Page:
The charm of Usha Shenbagaraj’s Dheepam Lending Library lies in her bonding with members beyond books

Forty years ago, Madurai’s first private library started for a simple reason. Young housewives and college girls did not find much to read and were unwilling to spend on books. The Dheepam library in a 200 sq ft garage space in Narimedu opposite Noyes School came up as an ideal resource-rich alternative where residents dropped in to inform and educate themselves.

Between 1970 and now, a few small private libraries have emerged and died, but Dheepam, started by ‘Thaathaa Rajagopalan’, has survived. Usha Shenbagaraj, a member since 1982, has brought it this far.

She could have started a salon or even taught embroidery and crochet classes, but obviously it wasn’t the money she was looking for. Says the avid reader, “I read Jane Eyre and my first Danielle Steel here. My love for books made me buy the library from Thaathaa in 2002 and keep it going when others were closing shop.”

Dheepam was cruising with 100 members and 1500-odd books till floods struck in 1993. Many books were damaged. The few that were retrieved continued to circulate but with little maintenance. Then Thaathaa came down with prostrate cancer and started looking for buyers. Usha, one of his most regular members, took over his collection and space for Rs.30,000.

“It was a good price and I did not hesitate,” says Usha. She retained the name for familiarity and sentiments as it was named after Rajagopalan’s daughter, Amaradheepam, who died at the age of four. After becoming the owner, she discarded 135 kilos of old books and retained 500 books and 40 old members.

New address

Two years ago, Usha shifted the Dheepam Library to a new location on P.T. Rajan Road, dragging her new collection of 3,000-plus books, including bestsellers, cook books and predominantly romance and humour in Tamil and English. She now has 625 members to read them.

“I don’t stock many classics,” she says. Most of her members look for light reading.

She also stocks 500 books for children including Tintin, Asterix, Nancy Drew and Enid Blyton because, she says, many parents in Madurai don’t want to buy books for kids as they are expensive and just lie around once the child finishes reading them. “Many homes also don’t have adequate storage space,” she adds.

Usha gives full credit to her husband J. Shenbagaraj for his support and tips in running the library. Thaathaa used to charge Rs.5 as membership fee, today she takes Rs.700 as deposit. “I am also strict with rules and insist that the borrower returns the book on time or else pays late fee. The book has to be maintained well or the cost of the book is recovered from the member,” she says, revealing that it hurts when people return books with food stains or telephone numbers and recipes scribbled on them.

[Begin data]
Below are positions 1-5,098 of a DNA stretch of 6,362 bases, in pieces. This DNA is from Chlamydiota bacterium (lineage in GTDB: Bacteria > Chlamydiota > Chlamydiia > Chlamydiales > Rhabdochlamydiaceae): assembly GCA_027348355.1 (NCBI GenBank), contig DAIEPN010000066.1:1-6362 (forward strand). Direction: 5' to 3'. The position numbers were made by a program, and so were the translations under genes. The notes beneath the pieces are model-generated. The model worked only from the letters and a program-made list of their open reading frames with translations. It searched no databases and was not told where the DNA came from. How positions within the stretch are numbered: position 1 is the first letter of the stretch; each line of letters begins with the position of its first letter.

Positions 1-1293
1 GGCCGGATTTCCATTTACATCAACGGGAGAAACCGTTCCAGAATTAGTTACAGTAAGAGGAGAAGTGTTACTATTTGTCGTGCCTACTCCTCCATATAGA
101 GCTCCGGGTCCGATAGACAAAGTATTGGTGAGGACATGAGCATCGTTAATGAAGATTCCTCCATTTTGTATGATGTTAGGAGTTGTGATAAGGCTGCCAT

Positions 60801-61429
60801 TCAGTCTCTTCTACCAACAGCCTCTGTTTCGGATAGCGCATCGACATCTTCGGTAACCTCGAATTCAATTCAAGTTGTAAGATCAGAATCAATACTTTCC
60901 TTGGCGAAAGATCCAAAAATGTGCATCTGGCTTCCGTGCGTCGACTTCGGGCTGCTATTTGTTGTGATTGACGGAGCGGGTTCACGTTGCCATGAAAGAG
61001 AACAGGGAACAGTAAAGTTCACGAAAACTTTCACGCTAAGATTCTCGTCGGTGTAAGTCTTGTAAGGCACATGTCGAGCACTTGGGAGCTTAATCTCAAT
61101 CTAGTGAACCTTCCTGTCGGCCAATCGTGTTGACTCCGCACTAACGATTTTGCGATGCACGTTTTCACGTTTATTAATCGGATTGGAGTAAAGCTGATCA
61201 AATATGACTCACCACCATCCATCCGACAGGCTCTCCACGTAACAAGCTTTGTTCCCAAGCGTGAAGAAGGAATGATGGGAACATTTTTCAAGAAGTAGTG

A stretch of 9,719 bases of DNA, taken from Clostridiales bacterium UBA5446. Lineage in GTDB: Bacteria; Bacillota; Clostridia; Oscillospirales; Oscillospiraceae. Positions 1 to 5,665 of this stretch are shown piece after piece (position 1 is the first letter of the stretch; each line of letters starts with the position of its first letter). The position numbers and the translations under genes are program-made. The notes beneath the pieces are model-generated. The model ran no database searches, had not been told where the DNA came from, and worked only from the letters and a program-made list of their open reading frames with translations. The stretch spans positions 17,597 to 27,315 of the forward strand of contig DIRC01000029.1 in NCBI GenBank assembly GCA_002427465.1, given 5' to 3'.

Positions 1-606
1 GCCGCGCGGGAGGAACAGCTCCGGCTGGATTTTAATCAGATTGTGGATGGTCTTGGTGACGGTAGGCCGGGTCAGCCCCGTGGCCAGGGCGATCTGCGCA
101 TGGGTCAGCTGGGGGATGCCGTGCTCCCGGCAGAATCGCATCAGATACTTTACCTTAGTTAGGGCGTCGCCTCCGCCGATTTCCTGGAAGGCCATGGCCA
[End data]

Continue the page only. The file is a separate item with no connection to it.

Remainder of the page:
“My husband doesn’t read at all,” she smiles, but his suggestions are always an inspiration. He taught her how to handle the tax inspectors without paying bribe and how to be stern with erring members without being rude. He designed the membership card, painted all the racks and put the seed money into the project. She was able to break even within four months but whenever there is a funds crunch her husband willingly donates from the family purse.

Though her new location too is cramped, Usha wants to ensure that her members get what they want to read. On their behalf, she orders books from Flipkart. “Members need variety of books to remain hooked on to the habit of reading. Earlier, I could read a book a day. I always had one book under my pillow, one in the handbag and one on my desk at the library. Now I have so many books but don't have time to read. I only manage one page at night before going to sleep,” she laments.

It is not only the running of the library, upkeep of books and maintaining members’ records that keep Usha busy. Her relationship with her members goes far beyond the books. She cheerfully counsels everybody on domestic issues, procures things in an emergency and helps people with contact numbers of doctors, jewellers and tailors. She has a binding machine, and during the summer months her library turns into a textbook godown as parents from even neighbouring districts leave their children’s new school books for covering, lamination and binding.

“I have all kinds of professionals from various strata of society as members of my library,” says Usha. “Whenever they come to borrow a book, invariably they sit and chat with me sharing their experiences, sorrows or problems. Some have become good friends and we go out for films and shopping,”

The library is her pride and she hopes to expand further, with more branches and more books. Only a book lover would understand the joy she derives from her self-chosen work. “Besides the smell of books, I love the communication and vibes I share with so many people.”

(Making a difference is a fortnightly column about ordinary people and events that leave an extraordinary impact on us. E-mail to to tell about someone you know who is making a difference)